A New York City-Designer Plays With Form On Her First Rug Collection

Posted by Jamie Stern on 10/24/23 4:41 PM


Caroline Kepley is the co-founder and lead designer of Comma, an industrial design firm with a central focus on interior projects. Drawing inspiration from a self-described transient upbringing in which change was the only constant, she places great value on the power of evolving environments and projects with a true sense of freshness.

Reverie for Jamie Stern represents Kepley’s first collection of natural fiber rugs. The three designs – Visage, Celine and Terre – are born out of her love for novelty, a fascination with human connection and a constant search for beauty. Her commitment to crafting distinct experiences, evoking emotions and inspiring connections through design is as present and undeniable in this collection as it is in the rest of her work.

Read our interview with Caroline Kepley below to learn more about her creative process, the inspirations behind the Reverie Collection and the designer herself!


Could you describe your inspirations behind the Reverie Collection?

I was thinking about carpets within space. Something that is ethereal but plays with form beyond the traditional rectangular geometry. How exploring exciting juxtapositions between shapes that are rectilinear and organic can make a space feel and then creating a collection that’s not exactly either or.

Like most designers, I pull from our environment and there’s so many beautiful color gradients around us from the sand melting into the blues of the sea to the undulating tones of green on a new leaf. I wanted to scale that up for interior spaces and bring that feeling indoors.

I was also playing with the tension between manmade and nature, rectilinear versus organic.


Where does your process begin when designing a rug?

Carpets are such a nice touch point for the narrative of the space or object in quite an artistic way. So, I begin by asking what is the story the space or object wants to tell?

If I am working on an interior space and designing a custom rug it’s about what that space needs visually. Sometimes it wants to ground the seating group around it as a subtle softness or sometimes it wants to add that rich texture and pattern and be the focal point.

When I am designing a rug out of an interior context it’s truly about form. Being a furniture designer originally, I approach objects as sculptures. Every piece deserves the love and care of that iterative process finding the proportions that are balanced with moments that are unique and curious.


How long has this collection been in the works?

It has been a labor of love collectively since July of 2022.


Did you encounter any unexpected obstacles or challenges during the design process?

Rugs being a soft, natural material and crafted by hand forces you to release some control as a designer and reminds me a little bit of an industrial way of painting. I’ve become so accustomed to trying to foresee the final product through renderings and the rug development process does not want to be confined to that! They require a bigger leap of faith but that makes the outcome so much more exciting when you see it come to life.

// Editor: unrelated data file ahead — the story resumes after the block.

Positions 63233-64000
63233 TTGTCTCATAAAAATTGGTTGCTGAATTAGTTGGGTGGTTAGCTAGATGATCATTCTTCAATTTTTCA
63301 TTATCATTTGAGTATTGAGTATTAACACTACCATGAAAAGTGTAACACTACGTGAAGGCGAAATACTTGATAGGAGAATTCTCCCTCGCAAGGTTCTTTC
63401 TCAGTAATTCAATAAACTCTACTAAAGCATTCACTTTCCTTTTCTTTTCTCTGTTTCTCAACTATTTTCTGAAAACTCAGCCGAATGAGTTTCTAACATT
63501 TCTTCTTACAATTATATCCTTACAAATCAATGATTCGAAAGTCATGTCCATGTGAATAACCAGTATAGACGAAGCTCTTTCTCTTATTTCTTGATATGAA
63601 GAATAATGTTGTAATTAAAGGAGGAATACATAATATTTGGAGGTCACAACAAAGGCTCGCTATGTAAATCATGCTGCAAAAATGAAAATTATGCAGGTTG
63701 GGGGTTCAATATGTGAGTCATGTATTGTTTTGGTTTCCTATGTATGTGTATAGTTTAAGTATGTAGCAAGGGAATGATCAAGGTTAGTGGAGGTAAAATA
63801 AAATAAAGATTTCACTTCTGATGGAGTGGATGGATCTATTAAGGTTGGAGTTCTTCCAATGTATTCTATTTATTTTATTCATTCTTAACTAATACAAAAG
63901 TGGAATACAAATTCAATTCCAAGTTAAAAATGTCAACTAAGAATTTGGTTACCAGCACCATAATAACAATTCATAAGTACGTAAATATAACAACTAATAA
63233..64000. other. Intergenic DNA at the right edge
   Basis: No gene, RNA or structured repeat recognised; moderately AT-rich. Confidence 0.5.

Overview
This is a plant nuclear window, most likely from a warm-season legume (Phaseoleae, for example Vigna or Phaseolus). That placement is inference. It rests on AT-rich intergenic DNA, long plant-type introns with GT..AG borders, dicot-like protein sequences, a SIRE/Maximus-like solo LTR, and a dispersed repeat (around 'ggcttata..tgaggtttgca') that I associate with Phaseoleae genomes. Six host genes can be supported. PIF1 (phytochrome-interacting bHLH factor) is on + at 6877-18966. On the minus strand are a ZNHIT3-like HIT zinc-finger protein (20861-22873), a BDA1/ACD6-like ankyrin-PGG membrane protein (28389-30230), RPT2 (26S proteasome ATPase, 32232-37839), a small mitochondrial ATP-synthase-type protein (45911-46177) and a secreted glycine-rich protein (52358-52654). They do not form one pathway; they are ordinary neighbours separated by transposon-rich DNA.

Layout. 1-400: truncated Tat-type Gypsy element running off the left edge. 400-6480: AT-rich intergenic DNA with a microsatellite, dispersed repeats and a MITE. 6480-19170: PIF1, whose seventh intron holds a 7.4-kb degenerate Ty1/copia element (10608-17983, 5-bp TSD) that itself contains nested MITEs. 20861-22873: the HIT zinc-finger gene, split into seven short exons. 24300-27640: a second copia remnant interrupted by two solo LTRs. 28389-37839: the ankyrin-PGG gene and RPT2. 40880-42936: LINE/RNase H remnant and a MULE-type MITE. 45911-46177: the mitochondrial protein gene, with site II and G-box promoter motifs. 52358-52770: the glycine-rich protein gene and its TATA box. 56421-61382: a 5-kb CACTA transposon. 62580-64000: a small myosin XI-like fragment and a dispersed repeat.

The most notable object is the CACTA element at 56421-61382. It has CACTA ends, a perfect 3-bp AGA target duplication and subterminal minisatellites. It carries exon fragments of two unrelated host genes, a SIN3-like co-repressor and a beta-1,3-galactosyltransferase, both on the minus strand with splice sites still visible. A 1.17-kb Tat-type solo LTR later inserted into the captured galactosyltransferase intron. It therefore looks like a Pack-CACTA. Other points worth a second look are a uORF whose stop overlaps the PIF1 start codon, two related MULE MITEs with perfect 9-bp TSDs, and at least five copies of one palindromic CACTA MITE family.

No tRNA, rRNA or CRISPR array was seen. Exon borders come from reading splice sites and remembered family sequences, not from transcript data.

Do you have a personal favorite rug (or rugs) in the collection?

I have a soft spot for Visage, where the oval is intersecting the rectangle. It feels almost 3D and questions the standard rectangle form of rugs in a subtle way.


Do you have an early design memory that still informs your process?

My first love was the written word. Since I was a kid, it was a way that I could organize my thoughts and feelings into something that felt concrete. I have always found it difficult to verbalize thoughts and feelings in a way that feels right and discovered early on that both writing and drawing were ways that I could communicate that made sense to people. I have countless sketchbooks filled with blurbs of this internal dialogue about what story I want to tell and if the visual outcome is aligned.

I was fortunate enough to move around quite a bit during my childhood but with that came language and cultural barriers. Something that seemed to cut through it all was visual storytelling.


Do you have any plans for future collections (rugs or otherwise)?

I released a couple of new furniture pieces this year during NYCxDESIGN week that felt like a new chapter for myself and my brand identity that I want to explore more these upcoming months. In terms of interior design, I am working with a company based out of Alberta, Canada, designing a series of luxury tiny homes that I would love to bring to the US!


What is your dream design project?

After designing high-end hospitality interiors, I would love to work on spaces that are smaller scale and more accessible. Designing the renovation of boutique motels around the US or a collection of rentable airstreams seems like a dream.


Lastly, do you have a favorite vacation spot?

Mexico City.


See more from Caroline Kepley’s Reverie Collection here


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Topics: Carpet, Designer Collection

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Jamie Stern Furniture, Carpet, Leather & Fabric blog JSpecify4 is a blog developed to educate, inform and inspire you. Educate? We stick with what we know and we know a lot about Furniture, Carpet, Leather & Fabric! Inform? Find out about everything from our newest product releases to industry news. Inspire? View our custom stories or see some of our latest installs for a creative boost.

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